By all accounts, writers Sean Macauley and Simon Kelton took a lot of liberties while crafting the story that director Dexter Fletcher brings to the screen in Eddie the Eagle.
And they had a lot to work with to begin with, the way plucky but cash-poor Brit non-athlete Michael “Eddie” Edwards absolutely refused to give up on a dream to become an Olympic athlete and participated in the 1988 Winter Games in Calgary.
To flush out their biopic in this Olympic year — OK, it’s the Summer Games coming up in a few months in Rio, not the snowy variety, but still — they threw in a fictitious and mercurial coach, flirtatious and sympathetic restaurant owner in a German ski jumping training center and compelling qualification tour through Europe.
Loving but split-on-this-dream-thing working-class British parents and imperious, definitely not supportive home country Olympic committee officials whose veracity seem quite likely nicely rounds out the tale.
Our film Eddie starts with a boy plagued with physical maladies that require a leg brace. He reads a book on Olympic heroes, and conjures all sorts of games and exercises that put him in their place somewhere in the future. He grows out of the ailment and brace but never the dream, even becoming one of his area’s best downhill skiers. But a lack of social grace handcuffs him with Olympic-picking sorts, and he’s told he’ll never be up to snuff to make that squad. Dad has long wanted him to enter the family trade and become a plasterer instead. Yet Eddie’s plan moves to ski jumping.
Taron Egerton embraces the grown Eddie role as a great nod to a man with a big heart, no grace and very little social skill. Hugh Jackman makes a worthy foil as the aging former jumper who’s so deep into regrets and contents of a bottomless flask who’s finally won over by the awkward newcomer’s refusal to accept the word no.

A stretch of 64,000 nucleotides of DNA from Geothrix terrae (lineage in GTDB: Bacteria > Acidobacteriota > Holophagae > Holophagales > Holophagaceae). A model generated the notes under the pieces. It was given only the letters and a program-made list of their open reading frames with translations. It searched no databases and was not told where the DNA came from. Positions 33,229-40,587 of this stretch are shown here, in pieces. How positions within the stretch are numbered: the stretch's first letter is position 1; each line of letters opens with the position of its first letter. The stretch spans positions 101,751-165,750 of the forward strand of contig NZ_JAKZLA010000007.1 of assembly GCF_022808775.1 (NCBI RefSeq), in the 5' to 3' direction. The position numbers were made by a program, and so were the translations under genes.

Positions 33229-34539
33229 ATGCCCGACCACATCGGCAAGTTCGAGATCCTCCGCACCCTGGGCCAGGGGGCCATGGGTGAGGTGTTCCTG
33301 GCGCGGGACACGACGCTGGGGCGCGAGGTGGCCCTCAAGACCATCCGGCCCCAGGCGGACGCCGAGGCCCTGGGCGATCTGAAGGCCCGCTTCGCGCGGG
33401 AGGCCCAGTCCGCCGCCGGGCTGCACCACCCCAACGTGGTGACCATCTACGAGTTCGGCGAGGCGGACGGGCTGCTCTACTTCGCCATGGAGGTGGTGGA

At a half-full Saturday matinée in Regal Cinemas’ small theater in Syracuse mega shopping, dining and entertainment complex Destiny USA, it was impossible to not get caught up in Eddie’s desire to beat down his many and varied obstacles.
Even his successes always seemed to be pocked with another looming mental mountain. For instance, he all of a sudden had to ask himself, did all that Calgary celebrating and press publicity after his skis hit solid ground first on the 70-meter event lessen the accomplishments of the athletes who flew further than he did?
Could a try at the big-daddy 90-meter event answer that?
Speaking of monster jumps, the cinematography of those leaps into the big air is quite breath-taking.
Yet the photos of the real Edwards waving and basking placed into the closing credits drive home the point that his reality might not have been as pretty in some ways, but it may have been more beautiful in others.
Do you think there should or shouldn’t be minimum achievement requirements to qualify for all Olympic events, and why? How much leeway do you think Hollywood should take with biography films, and why? What do you prefer to follow more, the Summer or Winter Games, and why?
Here’s the link for the WikiPedia bio for Edwards.
Taron Egerton, Hugh Jackman, Jo Hartley, Keith Allen, Tom Costello, Jack Costello; Mark Benton, Edvin Endre, Rune Temte, Iris Berben, Jim Broadbent, Christopher Walken.